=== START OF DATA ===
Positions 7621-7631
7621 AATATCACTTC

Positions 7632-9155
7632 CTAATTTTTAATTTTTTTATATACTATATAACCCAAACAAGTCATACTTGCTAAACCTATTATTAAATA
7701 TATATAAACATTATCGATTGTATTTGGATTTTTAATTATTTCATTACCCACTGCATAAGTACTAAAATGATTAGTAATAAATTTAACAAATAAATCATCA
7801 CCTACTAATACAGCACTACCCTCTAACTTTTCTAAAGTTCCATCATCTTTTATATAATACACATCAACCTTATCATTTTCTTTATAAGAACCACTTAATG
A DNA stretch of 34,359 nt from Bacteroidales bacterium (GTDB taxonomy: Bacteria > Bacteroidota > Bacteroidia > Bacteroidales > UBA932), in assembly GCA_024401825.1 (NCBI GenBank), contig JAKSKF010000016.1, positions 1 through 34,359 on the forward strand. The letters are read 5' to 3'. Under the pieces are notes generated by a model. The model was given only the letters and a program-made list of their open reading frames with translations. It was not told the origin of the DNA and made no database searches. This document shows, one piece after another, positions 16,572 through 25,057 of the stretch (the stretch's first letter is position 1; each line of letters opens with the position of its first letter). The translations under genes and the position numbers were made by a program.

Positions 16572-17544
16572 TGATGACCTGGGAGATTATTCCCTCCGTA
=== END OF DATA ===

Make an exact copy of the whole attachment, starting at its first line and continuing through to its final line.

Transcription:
Positions 7621-7631
7621 AATATCACTTC

Positions 7632-9155
7632 CTAATTTTTAATTTTTTTATATACTATATAACCCAAACAAGTCATACTTGCTAAACCTATTATTAAATA
7701 TATATAAACATTATCGATTGTATTTGGATTTTTAATTATTTCATTACCCACTGCATAAGTACTAAAATGATTAGTAATAAATTTAACAAATAAATCATCA
7801 CCTACTAATACAGCACTACCCTCTAACTTTTCTAAAGTTCCATCATCTTTTATATAATACACATCAACCTTATCATTTTCTTTATAAGAACCACTTAATG
A DNA stretch of 34,359 nt from Bacteroidales bacterium (GTDB taxonomy: Bacteria > Bacteroidota > Bacteroidia > Bacteroidales > UBA932), in assembly GCA_024401825.1 (NCBI GenBank), contig JAKSKF010000016.1, positions 1 through 34,359 on the forward strand. The letters are read 5' to 3'. Under the pieces are notes generated by a model. The model was given only the letters and a program-made list of their open reading frames with translations. It was not told the origin of the DNA and made no database searches. This document shows, one piece after another, positions 16,572 through 25,057 of the stretch (the stretch's first letter is position 1; each line of letters opens with the position of its first letter). The translations under genes and the position numbers were made by a program.

Positions 16572-17544
16572 TGATGACCTGGGAGATTATTCCCTCCGTA